Most of all, I had to wonder exactly who thought it would be a good idea to program the Goldmark?  If you read Philip Sametz’s program note [link no longer available, but the last line “You may kiss the bride” gives the general tone away] you can see that he was struggling to say much about it.  The first movement, in particular, was a pedestrian set of variations – at least as it came out this time.  [Mon: Harriet Cunningham was of much the same view in the SMH.]  I find it difficult to believe that it was Wayne Marshall’s special request.  I wouldn’t say it got a particularly distinguished performance (the third and fourth movements were the best), and even with a distinguished performance you would have to say that there must be something better which it was keeping out of the program. 

A more interesting program might have been had if SSO could have spent enough money to mount a concert performance of Candide, or if the second half had been the first half (opening with Candide), and then something American but more modern had been put after interval.

My neighbours to my right have been an older couple (well, they are nearly all older – I am often the youngest person in row T of the stalls).  Last year, from time to time the man of the couple, inclined towards cravats, was replaced (on account of his illness) by a rather talkative woman, Q (I still don’t know her name).  Q was there again on Friday, and told me that she would be coming for the rest of the year because Doug (I never knew his name before) died about three weeks ago.  He is survived by his partner, Jim, also in his eighties.  They were both architects.  Jim didn’t really like going to concerts (D also is not so keen on concerts, and my neighbour recalled that I had mentioned this to her before), which is why Doug went with his female friend.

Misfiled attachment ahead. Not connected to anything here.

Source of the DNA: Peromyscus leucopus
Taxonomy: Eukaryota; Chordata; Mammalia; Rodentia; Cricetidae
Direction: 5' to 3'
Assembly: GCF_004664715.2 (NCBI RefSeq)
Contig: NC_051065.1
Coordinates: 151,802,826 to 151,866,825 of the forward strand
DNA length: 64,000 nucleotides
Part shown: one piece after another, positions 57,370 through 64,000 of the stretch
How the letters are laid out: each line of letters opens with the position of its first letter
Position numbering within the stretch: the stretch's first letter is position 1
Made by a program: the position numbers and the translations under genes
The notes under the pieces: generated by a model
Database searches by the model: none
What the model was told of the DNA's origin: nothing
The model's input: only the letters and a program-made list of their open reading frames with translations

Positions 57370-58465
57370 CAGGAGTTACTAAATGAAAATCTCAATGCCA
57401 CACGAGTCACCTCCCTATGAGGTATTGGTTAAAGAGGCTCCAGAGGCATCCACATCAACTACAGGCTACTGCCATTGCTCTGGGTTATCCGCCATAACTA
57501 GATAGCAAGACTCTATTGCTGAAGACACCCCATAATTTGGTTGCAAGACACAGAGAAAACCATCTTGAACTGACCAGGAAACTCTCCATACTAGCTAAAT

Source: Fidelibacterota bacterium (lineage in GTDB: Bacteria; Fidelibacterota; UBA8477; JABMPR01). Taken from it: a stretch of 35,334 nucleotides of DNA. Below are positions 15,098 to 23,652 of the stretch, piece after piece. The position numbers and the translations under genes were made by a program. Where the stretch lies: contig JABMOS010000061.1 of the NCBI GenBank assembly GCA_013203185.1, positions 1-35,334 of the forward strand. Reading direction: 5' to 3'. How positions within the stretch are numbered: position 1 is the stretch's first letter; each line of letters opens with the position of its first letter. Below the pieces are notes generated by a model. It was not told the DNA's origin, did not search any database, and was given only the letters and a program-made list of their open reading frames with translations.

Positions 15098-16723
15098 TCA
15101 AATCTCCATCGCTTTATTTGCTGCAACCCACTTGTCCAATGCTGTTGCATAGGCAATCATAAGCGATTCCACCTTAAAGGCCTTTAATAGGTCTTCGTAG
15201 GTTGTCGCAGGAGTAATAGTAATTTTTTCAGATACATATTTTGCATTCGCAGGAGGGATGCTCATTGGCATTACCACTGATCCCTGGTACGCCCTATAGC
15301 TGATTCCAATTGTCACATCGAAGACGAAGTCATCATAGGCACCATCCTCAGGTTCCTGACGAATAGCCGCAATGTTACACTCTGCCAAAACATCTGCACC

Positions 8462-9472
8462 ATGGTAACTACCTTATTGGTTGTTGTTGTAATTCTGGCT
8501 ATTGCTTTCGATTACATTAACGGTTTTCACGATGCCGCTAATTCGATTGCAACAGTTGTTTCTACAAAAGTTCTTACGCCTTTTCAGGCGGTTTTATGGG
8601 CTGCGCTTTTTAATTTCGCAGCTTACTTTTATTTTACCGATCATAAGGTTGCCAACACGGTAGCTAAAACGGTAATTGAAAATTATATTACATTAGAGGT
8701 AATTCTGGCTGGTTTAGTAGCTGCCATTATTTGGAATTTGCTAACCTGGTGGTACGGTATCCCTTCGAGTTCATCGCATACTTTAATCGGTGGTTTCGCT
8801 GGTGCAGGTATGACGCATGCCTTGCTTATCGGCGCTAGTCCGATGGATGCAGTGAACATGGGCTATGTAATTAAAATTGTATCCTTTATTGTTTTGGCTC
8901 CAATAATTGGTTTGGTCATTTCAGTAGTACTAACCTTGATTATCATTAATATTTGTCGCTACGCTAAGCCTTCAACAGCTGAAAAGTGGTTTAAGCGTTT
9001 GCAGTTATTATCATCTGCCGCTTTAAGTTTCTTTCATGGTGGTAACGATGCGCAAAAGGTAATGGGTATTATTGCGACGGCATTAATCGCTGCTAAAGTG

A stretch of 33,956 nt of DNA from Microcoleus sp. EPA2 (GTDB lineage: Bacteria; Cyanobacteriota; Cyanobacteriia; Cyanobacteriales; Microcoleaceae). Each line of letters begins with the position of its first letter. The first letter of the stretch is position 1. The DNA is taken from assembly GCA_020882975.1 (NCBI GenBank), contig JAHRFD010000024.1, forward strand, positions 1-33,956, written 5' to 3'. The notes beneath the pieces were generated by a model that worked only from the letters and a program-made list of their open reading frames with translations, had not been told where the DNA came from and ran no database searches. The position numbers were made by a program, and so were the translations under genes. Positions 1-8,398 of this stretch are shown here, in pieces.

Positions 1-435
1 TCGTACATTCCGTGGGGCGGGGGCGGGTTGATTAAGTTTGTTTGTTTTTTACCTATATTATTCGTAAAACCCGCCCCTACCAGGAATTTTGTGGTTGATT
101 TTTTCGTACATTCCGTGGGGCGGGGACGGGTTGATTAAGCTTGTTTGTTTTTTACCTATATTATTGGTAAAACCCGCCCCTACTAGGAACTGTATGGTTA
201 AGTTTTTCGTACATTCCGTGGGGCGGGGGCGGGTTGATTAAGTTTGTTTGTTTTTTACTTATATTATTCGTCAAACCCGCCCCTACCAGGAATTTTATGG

It just goes to show that you can never judge from appearances: I had thought Doug’s female companion to be more conservative than that.  (I had wondered just occasionally about the cravat, but Doug was of an age and, to be fair, state of health where sexuality is almost unthinkable). 

As Q said, Doug was a bit of a grump, and he never really invited small talk, but now I regret not having struck up some kind of conversation: gay men of his generation living in established relationships were (and are)  comparative rarities, pioneers, if you like, of the modern emancipation of gay people.  Well the opportunity is missed now.